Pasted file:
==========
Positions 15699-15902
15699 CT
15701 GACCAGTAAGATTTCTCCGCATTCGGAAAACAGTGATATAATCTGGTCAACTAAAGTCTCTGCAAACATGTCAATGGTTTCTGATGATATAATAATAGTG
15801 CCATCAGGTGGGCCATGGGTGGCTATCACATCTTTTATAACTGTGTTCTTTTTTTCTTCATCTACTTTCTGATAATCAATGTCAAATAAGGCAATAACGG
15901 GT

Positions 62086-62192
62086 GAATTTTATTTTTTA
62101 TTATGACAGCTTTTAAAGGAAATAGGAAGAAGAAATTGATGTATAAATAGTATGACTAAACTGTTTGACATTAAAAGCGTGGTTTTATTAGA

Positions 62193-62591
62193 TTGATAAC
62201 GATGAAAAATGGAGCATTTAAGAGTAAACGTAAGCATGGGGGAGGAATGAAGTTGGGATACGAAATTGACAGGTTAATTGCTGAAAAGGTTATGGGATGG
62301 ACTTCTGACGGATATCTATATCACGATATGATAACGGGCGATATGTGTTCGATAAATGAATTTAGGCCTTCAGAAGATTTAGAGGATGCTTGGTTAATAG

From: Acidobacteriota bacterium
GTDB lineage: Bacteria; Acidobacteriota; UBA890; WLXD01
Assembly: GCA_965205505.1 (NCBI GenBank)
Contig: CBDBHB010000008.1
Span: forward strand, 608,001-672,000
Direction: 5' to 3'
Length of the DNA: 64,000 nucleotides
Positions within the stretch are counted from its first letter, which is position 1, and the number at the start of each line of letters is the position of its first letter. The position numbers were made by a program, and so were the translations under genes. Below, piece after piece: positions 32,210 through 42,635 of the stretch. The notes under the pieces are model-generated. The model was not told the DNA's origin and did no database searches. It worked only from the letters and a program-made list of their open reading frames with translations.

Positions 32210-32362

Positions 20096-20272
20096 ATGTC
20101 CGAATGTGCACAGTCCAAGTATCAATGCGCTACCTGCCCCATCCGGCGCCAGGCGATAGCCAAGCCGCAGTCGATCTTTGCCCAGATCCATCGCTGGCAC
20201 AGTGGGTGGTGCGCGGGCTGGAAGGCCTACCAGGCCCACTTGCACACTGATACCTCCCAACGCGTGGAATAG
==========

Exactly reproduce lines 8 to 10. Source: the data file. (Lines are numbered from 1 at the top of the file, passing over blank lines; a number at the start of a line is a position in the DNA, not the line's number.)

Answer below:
62101 TTATGACAGCTTTTAAAGGAAATAGGAAGAAGAAATTGATGTATAAATAGTATGACTAAACTGTTTGACATTAAAAGCGTGGTTTTATTAGA

Positions 62193-62591
62193 TTGATAAC